Dragons Treasure Book CoverMaya Starling
Zagreb, Croatia (Europe)

FACEBOOK
TWITTER

Dragon’s Treasure

Cover Artist: Borna Nikola Zezelj 

AMAZON

Author Interview: CJ McKee

Author CJ McKee has been writing short stories and doing other forms of art and music since he was young. “Creativity is utmost in my endeavors.” Please welcome him to No Wasted Ink.

Author CJ McKeeGreetings! I’m C.J. McKee and I’ve been writing or doing some sort of creative thing for many years. Music, art, you name it which includes making costumes and going to fantasy/sci-fi conventions! I love to dabble in new things!

When and why did you begin writing?

I first got the writing bug way back in grade and high school. However, I didn’t pick it up again, and more seriously until much later. I always loved dragons since as far back as I can remember. In literature, I felt they were never written as anything other than a pest or dangerous being. I wrote my own version, a short story starting in the late 90’s and continued to build on the “realms” until it became a published novel.

When did you first consider yourself a writer?

The moment I sat down to write novels. I wrote short stories before that but hadn’t seriously considered publishing. Once I set my mind to it and had them edited and published I knew.

Can you share a little about your current book with us?

Blood and Bane: The Dragon Sage Chronicles is about the Realms ruled by Dragons. All who reside on the land are under the Sovereign Dragons’ rule and must not defile the Land nor harm the balance of the Realms of Arydd. If they do, they suffer the wrath of the Dragons. The Dragon Sage. a wizard of sorts is the liaison between those in the realms and the Sovereigns. He must train others in the art of magic in order to help watch over the humans. For there are those who wish to defile the land for their own selfish needs.

What inspired you to write this book?

Dragons typically are seen or written as being hoarders, dangerous, deadly and a general nuisance. I wanted to portray them in a more positive light. I have loved dragons all my life and wanted to put a positive spin on them. Additionally, how many dragons do you know who are rulers over humans and other life forms?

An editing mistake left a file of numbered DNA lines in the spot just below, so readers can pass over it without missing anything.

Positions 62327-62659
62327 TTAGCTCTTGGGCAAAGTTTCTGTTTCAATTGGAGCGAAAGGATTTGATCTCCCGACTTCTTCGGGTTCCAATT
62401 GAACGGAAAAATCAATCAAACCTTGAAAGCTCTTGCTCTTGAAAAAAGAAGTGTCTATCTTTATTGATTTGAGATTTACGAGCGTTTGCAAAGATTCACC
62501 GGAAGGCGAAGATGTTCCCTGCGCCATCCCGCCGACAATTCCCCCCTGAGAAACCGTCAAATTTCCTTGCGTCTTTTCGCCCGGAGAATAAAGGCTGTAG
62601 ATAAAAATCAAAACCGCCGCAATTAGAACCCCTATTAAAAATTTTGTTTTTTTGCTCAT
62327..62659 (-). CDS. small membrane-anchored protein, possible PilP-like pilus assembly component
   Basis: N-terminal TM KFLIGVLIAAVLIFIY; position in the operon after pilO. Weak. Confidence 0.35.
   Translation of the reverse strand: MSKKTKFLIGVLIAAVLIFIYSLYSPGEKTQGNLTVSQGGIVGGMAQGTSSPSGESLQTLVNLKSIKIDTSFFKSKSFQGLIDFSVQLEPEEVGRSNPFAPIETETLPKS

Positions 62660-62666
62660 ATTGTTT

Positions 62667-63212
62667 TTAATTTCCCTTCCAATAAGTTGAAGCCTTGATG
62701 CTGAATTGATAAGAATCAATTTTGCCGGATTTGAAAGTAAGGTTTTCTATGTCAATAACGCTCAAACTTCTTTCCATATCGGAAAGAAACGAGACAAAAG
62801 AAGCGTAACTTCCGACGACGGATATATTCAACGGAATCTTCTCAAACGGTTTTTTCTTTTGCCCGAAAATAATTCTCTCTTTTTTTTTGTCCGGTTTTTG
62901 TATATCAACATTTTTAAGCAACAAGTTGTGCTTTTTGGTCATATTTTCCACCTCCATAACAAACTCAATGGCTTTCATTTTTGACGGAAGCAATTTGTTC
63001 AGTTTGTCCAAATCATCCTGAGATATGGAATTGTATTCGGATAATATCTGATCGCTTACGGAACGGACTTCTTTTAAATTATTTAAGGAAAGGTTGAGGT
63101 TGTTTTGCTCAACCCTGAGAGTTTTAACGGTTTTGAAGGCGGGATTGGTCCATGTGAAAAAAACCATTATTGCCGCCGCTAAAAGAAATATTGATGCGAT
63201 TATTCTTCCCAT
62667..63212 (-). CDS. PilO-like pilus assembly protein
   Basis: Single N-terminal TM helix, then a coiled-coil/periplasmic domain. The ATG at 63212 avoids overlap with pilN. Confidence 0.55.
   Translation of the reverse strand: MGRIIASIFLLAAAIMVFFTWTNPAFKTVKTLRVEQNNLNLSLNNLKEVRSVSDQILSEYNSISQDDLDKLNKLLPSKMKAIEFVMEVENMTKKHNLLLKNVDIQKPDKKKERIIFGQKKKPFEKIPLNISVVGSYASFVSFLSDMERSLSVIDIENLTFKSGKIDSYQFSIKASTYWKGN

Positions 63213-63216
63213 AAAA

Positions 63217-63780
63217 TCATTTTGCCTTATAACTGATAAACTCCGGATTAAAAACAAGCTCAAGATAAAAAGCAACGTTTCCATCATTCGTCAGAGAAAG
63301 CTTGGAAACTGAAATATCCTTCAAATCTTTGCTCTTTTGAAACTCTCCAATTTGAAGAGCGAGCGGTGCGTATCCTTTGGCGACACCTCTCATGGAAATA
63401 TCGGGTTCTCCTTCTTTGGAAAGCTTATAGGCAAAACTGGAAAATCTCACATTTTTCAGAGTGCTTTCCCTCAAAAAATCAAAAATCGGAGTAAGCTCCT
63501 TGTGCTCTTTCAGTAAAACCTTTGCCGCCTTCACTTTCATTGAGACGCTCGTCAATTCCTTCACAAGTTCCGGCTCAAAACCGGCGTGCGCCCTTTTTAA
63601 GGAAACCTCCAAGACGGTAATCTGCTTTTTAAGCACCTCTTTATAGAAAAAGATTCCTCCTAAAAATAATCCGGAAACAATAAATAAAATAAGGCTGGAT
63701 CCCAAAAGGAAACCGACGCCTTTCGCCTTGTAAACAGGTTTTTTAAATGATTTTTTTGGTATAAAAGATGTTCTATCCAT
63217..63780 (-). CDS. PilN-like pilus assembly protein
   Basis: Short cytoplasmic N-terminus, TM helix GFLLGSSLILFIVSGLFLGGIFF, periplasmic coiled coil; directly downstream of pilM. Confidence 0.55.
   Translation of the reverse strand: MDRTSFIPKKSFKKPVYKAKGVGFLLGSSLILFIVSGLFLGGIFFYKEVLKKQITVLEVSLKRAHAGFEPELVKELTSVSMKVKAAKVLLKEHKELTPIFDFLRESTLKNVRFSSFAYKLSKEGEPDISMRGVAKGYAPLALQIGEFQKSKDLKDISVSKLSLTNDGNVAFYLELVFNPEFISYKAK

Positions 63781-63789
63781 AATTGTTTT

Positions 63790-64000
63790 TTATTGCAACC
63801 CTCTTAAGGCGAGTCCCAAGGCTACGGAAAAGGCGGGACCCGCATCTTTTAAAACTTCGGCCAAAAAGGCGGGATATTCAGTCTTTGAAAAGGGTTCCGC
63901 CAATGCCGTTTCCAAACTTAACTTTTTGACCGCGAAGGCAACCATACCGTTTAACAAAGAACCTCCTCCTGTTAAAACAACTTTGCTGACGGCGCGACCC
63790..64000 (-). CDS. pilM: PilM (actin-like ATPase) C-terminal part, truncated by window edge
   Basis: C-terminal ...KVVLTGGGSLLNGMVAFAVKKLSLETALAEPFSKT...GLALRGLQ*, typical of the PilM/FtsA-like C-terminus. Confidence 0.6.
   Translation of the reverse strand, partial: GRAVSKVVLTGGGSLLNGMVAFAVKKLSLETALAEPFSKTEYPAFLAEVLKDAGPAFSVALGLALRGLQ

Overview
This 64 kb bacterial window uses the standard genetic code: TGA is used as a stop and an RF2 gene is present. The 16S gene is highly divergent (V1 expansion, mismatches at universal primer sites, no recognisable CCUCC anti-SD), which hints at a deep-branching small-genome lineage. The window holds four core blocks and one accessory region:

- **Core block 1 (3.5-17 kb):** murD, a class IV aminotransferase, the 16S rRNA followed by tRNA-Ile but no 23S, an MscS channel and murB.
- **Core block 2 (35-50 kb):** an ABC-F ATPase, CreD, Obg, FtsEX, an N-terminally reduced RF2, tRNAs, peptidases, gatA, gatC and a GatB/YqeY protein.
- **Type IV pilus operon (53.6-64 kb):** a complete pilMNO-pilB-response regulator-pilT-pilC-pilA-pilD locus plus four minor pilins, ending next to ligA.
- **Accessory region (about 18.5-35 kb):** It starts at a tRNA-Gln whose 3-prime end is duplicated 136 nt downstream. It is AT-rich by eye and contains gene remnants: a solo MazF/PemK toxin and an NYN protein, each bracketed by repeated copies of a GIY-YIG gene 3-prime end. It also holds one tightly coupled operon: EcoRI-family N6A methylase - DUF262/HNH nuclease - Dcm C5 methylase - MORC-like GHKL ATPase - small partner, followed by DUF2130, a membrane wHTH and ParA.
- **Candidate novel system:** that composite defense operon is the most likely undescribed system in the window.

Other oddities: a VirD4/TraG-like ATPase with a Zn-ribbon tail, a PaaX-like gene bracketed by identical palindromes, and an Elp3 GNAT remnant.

Do you have a specific writing style?

I’d like to think I have my own, third person with some inner dialogue of the characters. I’ve been told my writing reminds them of Christopher Paolini (Eragon).

How did you come up with the title of this book?

The story revolves around family ties and dark magicks. Those who’re bad guys (evil wizards) are called banes. The Dragon Sage Chronicles refers to the main character, Galddor who is a liaison between the Realms and the Sovereign Dragons.

Is there a message in your novel that you want readers to grasp?

Don’t take the world around you for granted.

Are experiences in this book based on someone you know or events in your own life?

No, however, the amber eyes of the dragons is in honor to my dog who passed away in 2001.

What authors have most influenced your life? What about them do you find inspiring?

Ray Bradbury. His writing is one of my favorite styles to read. His descriptions are beyond compare and his ideas are incredible. JRR Tolkien for the fantasy aspect, of course. He created the world that forever changed fantasy novels for years to come.

If you had to choose, is there a writer would you consider a mentor? Why?

Ray Bradbury. I felt he was my boyhood hero because of his ability to write a science fiction world that spoke to me. Also, I met him and saw one of his lectures many years ago. A bright, enthusiastic man who saw the world through the eyes of wonder and potential.

Who designed the cover of your book? Why did you select this illustrator?

I did. I dabble in many styles of art and had this idea for the cover that I thought conveyed the amber eyes of the dragons as well as their ever watching gaze on the land.

Do you have any advice for other writers?

Read, learn and absolutely get an editor for your writing if you intend to publish. It is well worth it!!!

Do you have anything specific that you want to say to your readers?

I hope you enjoy the world I have created. May you watch the second moon rise with someone you love…

dragonsagecoverpart4-199x300C.J. McKee
Whitefish, Montana

FACEBOOK
TWITTER
GOODREADS
YOUTUBE

Blood and Bane: The Dragon Sage Chronicles

AMAZON
B&N
SMASHWORDS